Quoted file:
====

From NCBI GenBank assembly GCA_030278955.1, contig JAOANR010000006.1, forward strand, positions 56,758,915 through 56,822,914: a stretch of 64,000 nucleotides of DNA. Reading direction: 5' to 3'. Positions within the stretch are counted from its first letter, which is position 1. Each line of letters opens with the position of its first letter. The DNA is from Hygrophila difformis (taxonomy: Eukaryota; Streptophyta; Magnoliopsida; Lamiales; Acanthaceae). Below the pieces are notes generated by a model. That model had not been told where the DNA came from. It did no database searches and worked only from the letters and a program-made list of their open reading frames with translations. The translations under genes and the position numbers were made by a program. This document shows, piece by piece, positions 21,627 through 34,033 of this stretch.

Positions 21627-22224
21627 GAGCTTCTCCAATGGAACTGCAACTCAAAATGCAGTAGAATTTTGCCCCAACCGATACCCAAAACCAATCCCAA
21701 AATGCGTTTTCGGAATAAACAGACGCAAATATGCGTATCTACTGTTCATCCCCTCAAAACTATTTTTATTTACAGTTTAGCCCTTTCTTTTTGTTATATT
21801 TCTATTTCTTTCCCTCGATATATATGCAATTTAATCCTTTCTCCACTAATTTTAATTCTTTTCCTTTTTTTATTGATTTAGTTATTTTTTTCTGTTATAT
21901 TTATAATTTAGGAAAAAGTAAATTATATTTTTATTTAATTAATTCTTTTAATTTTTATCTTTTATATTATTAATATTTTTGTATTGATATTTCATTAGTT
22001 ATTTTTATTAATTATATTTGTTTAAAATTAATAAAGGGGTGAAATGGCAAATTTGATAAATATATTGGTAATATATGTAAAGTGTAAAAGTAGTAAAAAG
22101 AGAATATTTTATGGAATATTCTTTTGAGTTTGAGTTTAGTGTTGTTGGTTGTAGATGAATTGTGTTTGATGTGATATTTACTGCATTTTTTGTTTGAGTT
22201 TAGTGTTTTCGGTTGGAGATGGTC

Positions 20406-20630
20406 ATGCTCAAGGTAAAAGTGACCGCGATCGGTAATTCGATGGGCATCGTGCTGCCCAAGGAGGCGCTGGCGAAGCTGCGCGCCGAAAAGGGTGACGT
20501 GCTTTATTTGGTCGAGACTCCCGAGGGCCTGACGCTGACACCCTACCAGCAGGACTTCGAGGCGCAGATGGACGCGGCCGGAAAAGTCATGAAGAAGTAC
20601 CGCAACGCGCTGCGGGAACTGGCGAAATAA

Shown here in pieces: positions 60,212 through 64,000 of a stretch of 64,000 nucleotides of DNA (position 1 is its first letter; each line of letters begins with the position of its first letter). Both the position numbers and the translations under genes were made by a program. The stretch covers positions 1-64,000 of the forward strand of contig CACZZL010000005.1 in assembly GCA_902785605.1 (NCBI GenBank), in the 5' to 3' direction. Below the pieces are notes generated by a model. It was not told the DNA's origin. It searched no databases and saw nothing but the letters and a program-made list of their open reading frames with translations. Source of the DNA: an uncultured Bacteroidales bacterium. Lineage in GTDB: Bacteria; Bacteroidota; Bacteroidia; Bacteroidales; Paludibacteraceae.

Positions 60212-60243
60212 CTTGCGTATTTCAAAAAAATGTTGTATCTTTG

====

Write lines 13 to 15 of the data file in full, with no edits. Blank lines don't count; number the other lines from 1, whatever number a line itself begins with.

20601 CGCAACGCGCTGCGGGAACTGGCGAAATAA

Shown here in pieces: positions 60,212 through 64,000 of a stretch of 64,000 nucleotides of DNA (position 1 is its first letter; each line of letters begins with the position of its first letter). Both the position numbers and the translations under genes were made by a program. The stretch covers positions 1-64,000 of the forward strand of contig CACZZL010000005.1 in assembly GCA_902785605.1 (NCBI GenBank), in the 5' to 3' direction. Below the pieces are notes generated by a model. It was not told the DNA's origin. It searched no databases and saw nothing but the letters and a program-made list of their open reading frames with translations. Source of the DNA: an uncultured Bacteroidales bacterium. Lineage in GTDB: Bacteria; Bacteroidota; Bacteroidia; Bacteroidales; Paludibacteraceae.

Positions 60212-60243